back to top

This Senator Wants More Councils To Change The Date Of Australia Day

"It should be celebrated on a day when everyone can come together to celebrate what makes Australia great. January 26 is not that day."

Posted on
Young Indigenous artists perform at Barangaroo Reserve on January 26, 2016.
Mark Metcalfe / Getty Images

Young Indigenous artists perform at Barangaroo Reserve on January 26, 2016.

Greens senator Rachel Siewert has urged every council in Western Australia to join the movement to change the date of Australia Day.

The letters from Siewert, sent on January 16, come amid heated debate over whether Australia's national day should be celebrated on January 26, the day the First Fleet from Britain landed in Sydney Cove in 1788, or moved to a different day.

For many Aboriginal Australians, January 26 is a date to be mourned, not celebrated, as it signifies the beginning of a violent invasion that continues to this day. January 26 is commonly called "Survival Day" or "Invasion Day" by many Aboriginal Australians, as well as by those who support changing the date.

"Since [January 26, 1788], Australia has never undertaken a national truth and reconciliation process," Siewert wrote to the councils.

"Australia is a country rich with diversity and culture, and it should be celebrated on a day when everyone can come together to celebrate what makes Australia great. January 26 is not that day."

Councils play a significant role in Australia Day celebrations as the organiser of citizenship ceremonies and local events and festivals.

A handful of councils across Australia have indicated their support for changing the date, including Melbourne councils Yarra and Darebin, which were sensationally stripped of their ability to hold citizenship ceremonies in mid-2017 as a result.

Yes, this is a completely rational way to govern and make legislative instruments.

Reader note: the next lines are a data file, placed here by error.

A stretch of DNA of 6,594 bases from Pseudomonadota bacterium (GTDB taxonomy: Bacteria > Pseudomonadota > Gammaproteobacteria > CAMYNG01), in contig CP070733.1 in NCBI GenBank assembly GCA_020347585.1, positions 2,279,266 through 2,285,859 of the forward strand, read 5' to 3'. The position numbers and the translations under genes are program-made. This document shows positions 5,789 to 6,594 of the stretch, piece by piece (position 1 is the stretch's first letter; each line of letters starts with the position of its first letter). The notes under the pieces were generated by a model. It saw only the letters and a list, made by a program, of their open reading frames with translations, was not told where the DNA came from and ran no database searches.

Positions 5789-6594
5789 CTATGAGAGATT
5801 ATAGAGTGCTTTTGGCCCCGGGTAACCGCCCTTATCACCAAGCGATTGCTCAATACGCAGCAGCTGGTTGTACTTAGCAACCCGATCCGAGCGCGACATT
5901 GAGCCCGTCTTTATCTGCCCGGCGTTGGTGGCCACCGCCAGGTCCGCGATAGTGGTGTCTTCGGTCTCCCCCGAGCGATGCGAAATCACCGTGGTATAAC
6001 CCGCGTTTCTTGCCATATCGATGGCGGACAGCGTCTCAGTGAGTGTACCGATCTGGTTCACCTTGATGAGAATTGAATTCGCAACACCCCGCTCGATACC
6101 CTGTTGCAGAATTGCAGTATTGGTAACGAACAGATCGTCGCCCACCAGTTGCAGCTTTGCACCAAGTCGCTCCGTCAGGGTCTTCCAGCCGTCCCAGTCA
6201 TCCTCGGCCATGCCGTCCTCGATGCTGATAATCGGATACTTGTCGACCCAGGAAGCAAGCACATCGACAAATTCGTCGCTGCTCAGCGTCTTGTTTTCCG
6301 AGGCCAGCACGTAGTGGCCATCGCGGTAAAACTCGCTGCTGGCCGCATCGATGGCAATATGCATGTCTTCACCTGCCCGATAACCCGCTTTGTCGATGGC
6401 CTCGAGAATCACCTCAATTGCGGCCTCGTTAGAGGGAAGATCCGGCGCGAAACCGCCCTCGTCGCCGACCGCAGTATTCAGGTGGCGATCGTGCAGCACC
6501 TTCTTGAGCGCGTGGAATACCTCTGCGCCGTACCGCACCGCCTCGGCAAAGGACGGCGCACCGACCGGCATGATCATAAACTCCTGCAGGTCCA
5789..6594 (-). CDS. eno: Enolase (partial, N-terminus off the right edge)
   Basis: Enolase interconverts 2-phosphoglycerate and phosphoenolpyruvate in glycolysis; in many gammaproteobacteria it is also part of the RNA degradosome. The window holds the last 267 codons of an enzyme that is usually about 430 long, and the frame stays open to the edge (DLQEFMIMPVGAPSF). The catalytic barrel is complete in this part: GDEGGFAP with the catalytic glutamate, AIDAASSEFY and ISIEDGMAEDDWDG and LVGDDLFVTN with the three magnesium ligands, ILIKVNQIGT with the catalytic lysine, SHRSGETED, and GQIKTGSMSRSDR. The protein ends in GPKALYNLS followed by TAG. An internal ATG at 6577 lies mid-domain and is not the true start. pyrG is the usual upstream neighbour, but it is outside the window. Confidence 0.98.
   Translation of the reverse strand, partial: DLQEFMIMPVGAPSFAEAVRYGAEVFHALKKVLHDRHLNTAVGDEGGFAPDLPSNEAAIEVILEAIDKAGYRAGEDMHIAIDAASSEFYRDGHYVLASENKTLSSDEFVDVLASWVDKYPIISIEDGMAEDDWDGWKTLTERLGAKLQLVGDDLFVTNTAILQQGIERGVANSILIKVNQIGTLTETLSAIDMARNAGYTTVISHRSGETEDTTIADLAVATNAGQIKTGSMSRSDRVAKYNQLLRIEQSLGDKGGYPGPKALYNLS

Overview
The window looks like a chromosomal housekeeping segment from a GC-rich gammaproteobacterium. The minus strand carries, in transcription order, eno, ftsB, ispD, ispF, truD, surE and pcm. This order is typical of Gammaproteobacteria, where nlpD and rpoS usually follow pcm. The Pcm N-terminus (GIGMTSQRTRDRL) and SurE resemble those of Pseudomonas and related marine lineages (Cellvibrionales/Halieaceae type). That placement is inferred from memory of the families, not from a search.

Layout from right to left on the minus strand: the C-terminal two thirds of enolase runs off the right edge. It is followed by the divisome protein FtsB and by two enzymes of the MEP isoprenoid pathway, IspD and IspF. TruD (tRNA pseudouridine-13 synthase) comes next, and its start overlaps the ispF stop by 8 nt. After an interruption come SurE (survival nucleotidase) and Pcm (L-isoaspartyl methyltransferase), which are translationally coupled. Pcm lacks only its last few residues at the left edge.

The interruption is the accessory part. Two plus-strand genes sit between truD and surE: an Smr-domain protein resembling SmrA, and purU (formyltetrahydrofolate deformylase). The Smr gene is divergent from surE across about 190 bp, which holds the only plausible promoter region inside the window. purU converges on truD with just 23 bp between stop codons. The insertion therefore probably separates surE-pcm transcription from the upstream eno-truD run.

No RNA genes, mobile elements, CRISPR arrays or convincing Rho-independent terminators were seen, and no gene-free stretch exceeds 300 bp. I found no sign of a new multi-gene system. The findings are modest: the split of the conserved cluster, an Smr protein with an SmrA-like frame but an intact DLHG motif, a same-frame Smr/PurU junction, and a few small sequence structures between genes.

Siewert told BuzzFeed News she wanted to encourage Western Australian councils to discuss the issue with their communities.

"Councils that have the foresight to engage in these discussions are being bullied by the Turnbull Government, so I think it is important to let councils know they have an ally at a federal level with the Greens," she said.

Neither prime minister Malcolm Turnbull nor opposition leader Bill Shorten support changing the date.

Turnbull told 2GB radio on Wednesday that the Greens "sometimes go beyond parody of themselves".

"Of course, our history is long and complex and there have been tragic chapters in it and we understand that," he said. "But overwhelmingly, we can be so proud of what we have achieved. Our successes; the fact that we are a free, democratic, successful, the most successful multicultural society in the world. We’ve achieved all of that, living together in remarkable harmony. We have got so much to be proud of and on Australia Day, is the day we are proud of being what we are: Australians."

Bill Shorten said at a press conference on Thursday that he did not support moves to change the date.

"I can respect that different people have different views, you're not going to see me sneering at Indigenous Australians who want to have a discussion about a different date for Australia Day," he said.

Greens senator Rachel Siewert during Question Time.
Mick Tsikas / AAPIMAGE

Greens senator Rachel Siewert during Question Time.

Labor spokesperson for human services and the first Aboriginal woman elected to the federal lower house, Linda Burney, said the Labor party did not support changing the date, but Australians should spend the day reflecting on the "true history of this country".

"It [should] be a day of reflection and absolute recognition that Australia Day is an extremely painful day for First Australians that represents to the First Australians the usurping of Aboriginal culture, the attack on sovereignty in many ways," she told ABC radio.

Burney also hit out at the Greens campaign to change the date, saying it could backfire.

"I think the fact that the Greens have made a call that they’re going to make it a top priority in terms of changing the date, could end up being more divisive than helpful."

An Australia Institute poll released on Thursday found 56% of respondents did not care on which date Australia Day is held, as long as a national day is celebrated.

It also found a broad lack of knowledge about Australia Day, with 77% wrongly saying the day had always been celebrated on January 26 (this has only been the case since 1994) and only 38% correctly identifying that January 26 marked the landing of the First Fleet at Sydney Cove.

Late last year, youth radio station Triple J made headlines when it announced the annual Hottest 100 countdown would be moved away from January 26 following a listener survey.

Lane Sainty is a reporter for BuzzFeed News and is based in Sydney, Australia.

Contact Lane Sainty at

Got a confidential tip? Submit it here.